~~ WWG1WGA ~~

    For the Fudds > "Those who appease a tiger, do so in the hope that the tiger will eat them last." -Winston Churchill.

  7. #7
    Boolit Buddy
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    So...ummmm....what did u check with the DVOM lol. Very cool, that things seen some stuff

  8. #8
    Boolit Buddy


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    Jealous I am.

  9. #9
    Boolit Master
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    The Australian Army still had a few chambered in 7.62 Nato when I was dressed in green, I never liked the 7.62 version after firing the 303 version it just felt different to me. Those who carried them in combat spoke highly of them. It is good to see that some have survived the ravages of time. Regards Stephen

  10. #10
    Boolit Master
    leebuilder's Avatar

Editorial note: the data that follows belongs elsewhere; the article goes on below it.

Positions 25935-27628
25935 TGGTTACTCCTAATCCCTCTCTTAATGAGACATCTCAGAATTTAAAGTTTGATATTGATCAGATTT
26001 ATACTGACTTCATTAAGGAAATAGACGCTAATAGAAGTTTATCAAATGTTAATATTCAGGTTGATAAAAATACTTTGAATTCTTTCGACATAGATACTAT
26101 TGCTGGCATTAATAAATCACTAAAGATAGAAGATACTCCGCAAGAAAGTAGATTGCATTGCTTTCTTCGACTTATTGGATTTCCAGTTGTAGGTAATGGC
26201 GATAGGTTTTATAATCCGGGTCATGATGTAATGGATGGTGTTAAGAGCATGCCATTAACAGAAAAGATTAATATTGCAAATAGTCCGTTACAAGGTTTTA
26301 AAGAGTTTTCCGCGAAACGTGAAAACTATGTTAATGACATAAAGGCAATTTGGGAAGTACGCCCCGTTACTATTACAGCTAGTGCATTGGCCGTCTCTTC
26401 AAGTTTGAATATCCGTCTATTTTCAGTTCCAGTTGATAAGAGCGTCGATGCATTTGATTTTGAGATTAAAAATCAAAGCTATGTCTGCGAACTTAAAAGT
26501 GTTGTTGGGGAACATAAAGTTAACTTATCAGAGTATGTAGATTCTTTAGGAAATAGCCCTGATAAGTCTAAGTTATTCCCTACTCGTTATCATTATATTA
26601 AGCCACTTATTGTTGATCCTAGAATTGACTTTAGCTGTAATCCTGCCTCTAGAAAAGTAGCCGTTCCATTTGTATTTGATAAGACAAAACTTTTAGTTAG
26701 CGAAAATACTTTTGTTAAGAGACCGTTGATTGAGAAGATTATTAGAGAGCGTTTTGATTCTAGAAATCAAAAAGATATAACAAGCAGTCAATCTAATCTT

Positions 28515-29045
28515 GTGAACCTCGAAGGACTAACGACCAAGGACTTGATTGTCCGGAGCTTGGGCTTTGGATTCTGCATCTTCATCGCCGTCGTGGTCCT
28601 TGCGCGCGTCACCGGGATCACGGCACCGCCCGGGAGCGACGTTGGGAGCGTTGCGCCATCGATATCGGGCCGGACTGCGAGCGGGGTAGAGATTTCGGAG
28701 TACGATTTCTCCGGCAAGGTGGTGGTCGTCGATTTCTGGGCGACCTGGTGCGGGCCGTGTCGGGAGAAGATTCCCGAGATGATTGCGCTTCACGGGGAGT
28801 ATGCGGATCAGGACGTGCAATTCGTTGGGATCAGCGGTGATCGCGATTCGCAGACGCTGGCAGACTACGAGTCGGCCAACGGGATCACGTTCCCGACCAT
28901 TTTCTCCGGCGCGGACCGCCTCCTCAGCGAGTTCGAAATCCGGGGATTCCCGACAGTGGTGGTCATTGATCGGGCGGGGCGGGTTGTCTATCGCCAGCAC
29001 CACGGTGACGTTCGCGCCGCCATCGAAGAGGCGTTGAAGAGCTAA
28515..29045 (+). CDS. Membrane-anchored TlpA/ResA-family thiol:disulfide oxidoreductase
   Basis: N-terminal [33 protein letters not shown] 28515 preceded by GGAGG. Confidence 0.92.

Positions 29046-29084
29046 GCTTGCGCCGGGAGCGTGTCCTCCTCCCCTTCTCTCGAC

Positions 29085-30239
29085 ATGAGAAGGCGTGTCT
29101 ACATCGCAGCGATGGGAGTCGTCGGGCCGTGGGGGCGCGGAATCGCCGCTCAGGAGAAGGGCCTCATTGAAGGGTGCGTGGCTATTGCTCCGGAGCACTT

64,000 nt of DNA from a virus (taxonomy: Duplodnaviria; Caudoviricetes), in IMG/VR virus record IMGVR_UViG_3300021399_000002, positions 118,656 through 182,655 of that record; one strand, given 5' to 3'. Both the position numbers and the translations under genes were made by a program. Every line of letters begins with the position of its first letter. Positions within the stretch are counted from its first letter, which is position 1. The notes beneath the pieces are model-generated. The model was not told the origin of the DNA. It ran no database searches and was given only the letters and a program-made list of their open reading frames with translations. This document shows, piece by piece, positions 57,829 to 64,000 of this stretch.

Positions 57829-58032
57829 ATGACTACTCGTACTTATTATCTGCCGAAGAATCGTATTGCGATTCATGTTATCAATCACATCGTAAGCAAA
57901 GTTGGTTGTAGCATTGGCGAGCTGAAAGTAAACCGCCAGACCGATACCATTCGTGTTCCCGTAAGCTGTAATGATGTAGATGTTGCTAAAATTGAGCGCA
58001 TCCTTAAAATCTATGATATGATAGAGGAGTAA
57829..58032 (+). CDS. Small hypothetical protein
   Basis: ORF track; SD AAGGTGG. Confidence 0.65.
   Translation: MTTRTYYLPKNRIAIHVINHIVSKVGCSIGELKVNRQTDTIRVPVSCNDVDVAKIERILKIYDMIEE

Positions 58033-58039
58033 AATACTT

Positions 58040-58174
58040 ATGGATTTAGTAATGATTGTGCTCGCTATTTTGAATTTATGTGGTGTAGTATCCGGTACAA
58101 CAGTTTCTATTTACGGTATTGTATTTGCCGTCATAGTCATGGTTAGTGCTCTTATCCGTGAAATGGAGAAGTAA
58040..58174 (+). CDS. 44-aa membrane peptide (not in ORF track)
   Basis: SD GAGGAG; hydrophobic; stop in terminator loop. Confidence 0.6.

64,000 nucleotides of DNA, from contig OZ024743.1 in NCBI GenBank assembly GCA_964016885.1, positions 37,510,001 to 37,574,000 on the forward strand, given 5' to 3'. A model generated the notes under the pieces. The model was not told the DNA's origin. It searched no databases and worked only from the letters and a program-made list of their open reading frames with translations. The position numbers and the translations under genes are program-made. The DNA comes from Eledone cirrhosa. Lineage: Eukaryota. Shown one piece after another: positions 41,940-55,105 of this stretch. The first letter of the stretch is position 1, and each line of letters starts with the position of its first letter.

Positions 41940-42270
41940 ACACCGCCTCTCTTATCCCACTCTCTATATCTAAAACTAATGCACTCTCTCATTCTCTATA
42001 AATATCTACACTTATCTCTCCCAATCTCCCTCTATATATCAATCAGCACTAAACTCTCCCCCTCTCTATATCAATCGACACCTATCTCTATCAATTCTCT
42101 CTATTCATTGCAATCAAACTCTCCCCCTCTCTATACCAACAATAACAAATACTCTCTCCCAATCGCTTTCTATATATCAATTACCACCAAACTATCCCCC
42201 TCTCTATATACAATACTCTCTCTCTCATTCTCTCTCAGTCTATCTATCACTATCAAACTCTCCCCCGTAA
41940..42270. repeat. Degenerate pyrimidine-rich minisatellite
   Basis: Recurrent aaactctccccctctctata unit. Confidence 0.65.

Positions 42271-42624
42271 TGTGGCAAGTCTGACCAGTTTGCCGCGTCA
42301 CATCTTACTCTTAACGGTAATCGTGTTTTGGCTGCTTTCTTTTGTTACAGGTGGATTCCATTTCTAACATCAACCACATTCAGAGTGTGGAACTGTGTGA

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    Drool worthy.
    Thanks for posting, please share the range results. The old guys I'd talk to said some were very accurate, to accurate in fact.
    Be well
    When you read the fine print you get an education
    when you ignore the fine print you get experience

  11. #11
    Boolit Master

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    When my dad did his National Service, he told me of all the weapons they trained him with. He said the SMLE kicked him too hard (dad was not a big bloke), he said he couldn't hit nothing with the Owen gun, but he loved the BREN. I always wanted to fire one. Won't never get to.
    WHEN IN DOUBT, USE MORE CLOUT!

  12. #12
    Boolit Grand Master



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    Good morning
    What a fine piece of history to have in your hands !